Friday, October 10, 2008

The power of silence-Part 8.

The practice of silence helps us create an inner sense of equilibrium which encourages genuine wellbeing. Such feelings attract fulfillment and a strong faith that the universe is beneficent. We are constantly encouraged to engage in an ongoing search for satisfaction … without ever finding it. It keeps us striving.

Mauna, rendered in English as "silence," was the chief characteristic of the life of Buddha. The word mauna is one of the few terms used commonly by all language and religious groups in India. Mauna, from which the noun muni, meaning "sage" or "hermit" is derived, has a meaning exorbitantly wealthier than its English counterpart "silence." Mauna means blissful calmness, joyous recollection, tranquil quietude, and peaceful stillness.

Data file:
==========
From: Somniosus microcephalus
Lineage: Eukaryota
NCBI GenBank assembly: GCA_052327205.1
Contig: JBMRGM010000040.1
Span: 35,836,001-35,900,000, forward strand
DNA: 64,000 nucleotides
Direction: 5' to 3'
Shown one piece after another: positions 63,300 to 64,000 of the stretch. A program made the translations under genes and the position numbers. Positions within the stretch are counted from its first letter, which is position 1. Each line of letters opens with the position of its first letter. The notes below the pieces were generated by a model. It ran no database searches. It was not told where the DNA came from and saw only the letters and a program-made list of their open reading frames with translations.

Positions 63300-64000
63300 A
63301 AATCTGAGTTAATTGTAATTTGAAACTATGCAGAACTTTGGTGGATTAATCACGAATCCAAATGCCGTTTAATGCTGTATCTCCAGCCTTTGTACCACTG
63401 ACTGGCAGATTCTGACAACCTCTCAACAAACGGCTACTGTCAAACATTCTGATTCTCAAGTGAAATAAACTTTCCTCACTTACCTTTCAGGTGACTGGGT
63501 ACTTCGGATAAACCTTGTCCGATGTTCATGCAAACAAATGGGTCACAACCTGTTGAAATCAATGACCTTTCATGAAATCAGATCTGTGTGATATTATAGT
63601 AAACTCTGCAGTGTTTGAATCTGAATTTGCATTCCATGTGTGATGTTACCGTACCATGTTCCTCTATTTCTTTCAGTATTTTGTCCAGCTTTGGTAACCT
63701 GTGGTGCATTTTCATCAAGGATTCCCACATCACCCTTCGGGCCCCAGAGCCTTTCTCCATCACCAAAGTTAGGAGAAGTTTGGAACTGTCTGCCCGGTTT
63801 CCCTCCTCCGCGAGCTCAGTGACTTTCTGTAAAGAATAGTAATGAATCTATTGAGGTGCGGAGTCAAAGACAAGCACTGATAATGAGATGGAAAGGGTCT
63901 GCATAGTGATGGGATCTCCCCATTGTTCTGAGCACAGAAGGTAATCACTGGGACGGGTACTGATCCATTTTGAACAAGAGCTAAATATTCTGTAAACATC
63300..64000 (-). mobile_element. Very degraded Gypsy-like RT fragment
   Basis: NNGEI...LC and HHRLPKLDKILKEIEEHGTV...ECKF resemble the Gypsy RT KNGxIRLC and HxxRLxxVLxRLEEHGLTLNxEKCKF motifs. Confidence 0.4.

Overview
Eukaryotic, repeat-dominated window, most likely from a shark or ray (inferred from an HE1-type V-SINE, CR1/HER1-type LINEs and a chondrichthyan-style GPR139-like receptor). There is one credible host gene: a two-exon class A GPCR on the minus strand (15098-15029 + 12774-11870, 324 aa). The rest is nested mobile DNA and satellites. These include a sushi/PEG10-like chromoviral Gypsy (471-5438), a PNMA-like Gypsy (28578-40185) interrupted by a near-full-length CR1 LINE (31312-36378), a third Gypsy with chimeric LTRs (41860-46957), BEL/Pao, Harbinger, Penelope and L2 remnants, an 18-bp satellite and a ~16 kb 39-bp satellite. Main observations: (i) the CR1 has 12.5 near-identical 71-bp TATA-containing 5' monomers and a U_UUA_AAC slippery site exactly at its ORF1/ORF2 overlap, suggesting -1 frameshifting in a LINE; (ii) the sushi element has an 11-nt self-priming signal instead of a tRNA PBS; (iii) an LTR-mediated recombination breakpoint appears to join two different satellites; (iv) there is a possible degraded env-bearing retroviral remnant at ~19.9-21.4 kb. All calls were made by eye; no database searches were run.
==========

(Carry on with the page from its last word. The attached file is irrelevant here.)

A philosopher once visited Buddha and asked him: "Without words, without the wordless, will you tell me the truth?" Buddha kept silence. After a while the philosopher rose up gently, made a solemn bow and thanked Buddha saying: "With your loving kindness, I have cleared away all my delusions and entered the true path."

When the philosopher had left, Ananda, a senior disciple of Buddha, enquired: "O, Blessed one, what hath this philosopher attained?"

Buddha replied: "A good horse runs even at the shadow of the whip!"

This is the eighth part of a series of articles on the power of silence written by Pramod K Uday. He is a leading news paper columnist in India.

Read the earlier parts here:

Power of silence-part 1.

Power of silence-part 2.

Power of Silence-part 3.

Power of Silence-part 4

Power of Silence-part 5

Power of Silence-part 6

Power of Silence-part 7

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